To take upon oneself your heart

At the expense of sounding cliche, or sappy, or like a yuppie or any number of things, I often pull life lessons out of Chinese words. Today's lesson is brought to you by the letters w-o-r-r-y.

I'm a worrier. I usually assume someone has died if they're late. I guess that's why I've always related to the scripture, "Be still, and know that I am God." I can't tell you how many times that was the scripture I opened to when asking for guidance. Because I just. can't. be. still. I'm a firm believer in being the proactive creator of your own happiness, but there is no denying there is someone molding our lives into something much grander from a completely superior point of view. So why are we never still?

Lately I've been worried that I'll end up a fanny pack wearin', cat adoptin' full-blown spinster. I have a daaaaarling friend who's worried her perfect relationship is too perfect. Gooooorgeous friends who just want to see what the Master sees. It would be so simple, wouldn't it? It would answer so many prayers. So why don't we?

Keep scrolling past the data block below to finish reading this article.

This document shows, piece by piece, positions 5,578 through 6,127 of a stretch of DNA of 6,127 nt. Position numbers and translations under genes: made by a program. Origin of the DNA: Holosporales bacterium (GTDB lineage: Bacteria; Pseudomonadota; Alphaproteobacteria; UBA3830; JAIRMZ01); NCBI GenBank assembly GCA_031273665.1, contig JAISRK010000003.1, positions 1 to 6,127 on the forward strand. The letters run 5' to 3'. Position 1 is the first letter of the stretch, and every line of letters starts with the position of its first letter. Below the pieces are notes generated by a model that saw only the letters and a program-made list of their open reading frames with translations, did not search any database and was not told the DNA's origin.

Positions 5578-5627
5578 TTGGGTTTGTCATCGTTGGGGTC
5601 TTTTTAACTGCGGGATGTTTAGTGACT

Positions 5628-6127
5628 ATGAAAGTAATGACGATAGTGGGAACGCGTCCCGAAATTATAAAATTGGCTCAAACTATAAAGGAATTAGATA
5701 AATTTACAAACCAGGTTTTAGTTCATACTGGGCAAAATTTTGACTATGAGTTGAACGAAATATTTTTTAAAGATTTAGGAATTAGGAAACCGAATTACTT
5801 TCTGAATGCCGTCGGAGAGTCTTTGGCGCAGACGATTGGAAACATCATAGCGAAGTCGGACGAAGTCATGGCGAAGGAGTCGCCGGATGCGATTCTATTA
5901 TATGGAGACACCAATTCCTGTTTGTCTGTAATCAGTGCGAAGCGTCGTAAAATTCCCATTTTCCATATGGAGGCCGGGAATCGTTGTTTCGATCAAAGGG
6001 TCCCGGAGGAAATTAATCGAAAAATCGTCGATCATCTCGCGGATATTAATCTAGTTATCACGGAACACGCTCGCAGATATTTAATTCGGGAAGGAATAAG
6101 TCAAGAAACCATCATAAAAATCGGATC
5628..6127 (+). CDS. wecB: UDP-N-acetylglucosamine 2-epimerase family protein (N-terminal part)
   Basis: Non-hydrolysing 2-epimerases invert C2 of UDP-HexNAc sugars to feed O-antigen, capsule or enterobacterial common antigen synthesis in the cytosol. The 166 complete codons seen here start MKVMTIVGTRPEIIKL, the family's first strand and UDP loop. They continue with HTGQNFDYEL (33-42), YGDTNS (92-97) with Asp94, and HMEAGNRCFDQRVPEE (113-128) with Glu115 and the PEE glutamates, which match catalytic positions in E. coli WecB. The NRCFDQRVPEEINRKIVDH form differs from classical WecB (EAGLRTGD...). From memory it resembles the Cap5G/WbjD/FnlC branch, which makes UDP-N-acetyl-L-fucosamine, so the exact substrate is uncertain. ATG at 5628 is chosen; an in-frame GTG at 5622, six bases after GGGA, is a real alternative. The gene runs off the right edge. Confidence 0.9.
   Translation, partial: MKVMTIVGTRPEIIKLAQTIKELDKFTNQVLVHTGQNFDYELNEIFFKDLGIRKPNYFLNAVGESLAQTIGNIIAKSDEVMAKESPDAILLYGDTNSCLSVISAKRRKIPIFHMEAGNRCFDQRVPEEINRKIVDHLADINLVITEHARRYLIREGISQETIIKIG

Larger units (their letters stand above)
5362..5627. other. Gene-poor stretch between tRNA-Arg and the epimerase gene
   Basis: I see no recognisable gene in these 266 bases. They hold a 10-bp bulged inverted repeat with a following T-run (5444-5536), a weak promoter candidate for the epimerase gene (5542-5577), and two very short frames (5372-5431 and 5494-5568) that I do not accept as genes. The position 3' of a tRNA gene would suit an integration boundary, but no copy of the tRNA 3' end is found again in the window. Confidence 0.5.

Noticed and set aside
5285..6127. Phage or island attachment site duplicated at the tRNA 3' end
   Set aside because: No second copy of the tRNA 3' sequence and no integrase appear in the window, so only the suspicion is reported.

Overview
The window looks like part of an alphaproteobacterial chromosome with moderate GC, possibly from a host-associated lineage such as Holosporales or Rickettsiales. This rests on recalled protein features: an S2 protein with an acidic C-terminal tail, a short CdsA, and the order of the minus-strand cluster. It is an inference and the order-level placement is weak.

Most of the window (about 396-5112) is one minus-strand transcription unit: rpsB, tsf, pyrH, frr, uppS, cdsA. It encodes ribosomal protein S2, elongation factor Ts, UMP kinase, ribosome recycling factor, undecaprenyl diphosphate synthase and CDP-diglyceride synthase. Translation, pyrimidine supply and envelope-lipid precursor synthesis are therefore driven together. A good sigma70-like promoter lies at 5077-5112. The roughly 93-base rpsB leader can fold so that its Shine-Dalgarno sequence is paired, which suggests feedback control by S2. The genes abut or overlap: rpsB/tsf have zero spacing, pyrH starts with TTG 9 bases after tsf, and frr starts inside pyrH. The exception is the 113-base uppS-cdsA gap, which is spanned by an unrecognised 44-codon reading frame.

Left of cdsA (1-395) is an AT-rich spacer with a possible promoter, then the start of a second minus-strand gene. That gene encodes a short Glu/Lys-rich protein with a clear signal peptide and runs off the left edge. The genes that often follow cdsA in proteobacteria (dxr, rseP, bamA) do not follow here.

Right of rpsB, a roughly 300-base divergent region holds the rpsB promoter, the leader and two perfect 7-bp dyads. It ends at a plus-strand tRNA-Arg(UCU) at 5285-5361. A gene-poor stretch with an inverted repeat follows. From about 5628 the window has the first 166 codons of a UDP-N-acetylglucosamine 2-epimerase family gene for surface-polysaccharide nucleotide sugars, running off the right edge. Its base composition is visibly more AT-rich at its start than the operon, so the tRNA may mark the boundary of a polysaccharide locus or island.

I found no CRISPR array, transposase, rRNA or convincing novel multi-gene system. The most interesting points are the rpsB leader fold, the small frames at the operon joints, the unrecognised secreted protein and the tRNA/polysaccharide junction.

This is where Chinese can help all us poor souls who can't fight the urge to over-analyze.  The Chinese word to worry, 擔心 (or danxin), means to take upon oneself your heart. Well, isn't that the whole point of the gospel? Someone was given to us to take upon our hearts and all the havoc they wreak. So when we worry, well... you can put it together. Maybe that's why there is constant reference to it in the scriptures. "Therefore, fear not, little flock; do good; let earth and hell combine against you, for if ye are built upon my rock, they cannot prevail."

The hardest person to put trust in sometimes, is someone you've never seen or heard. But he has the grand plan. He wants our happiness. He's provided a place for our hearts so that we don't have to carry the weight of them anymore.

I'm sure I'll worry again. Take that terrifying free fall of a leap of faith doubting still, till faith catches me, heart, body and mind and points me in a direction for the future without that heavy heart.

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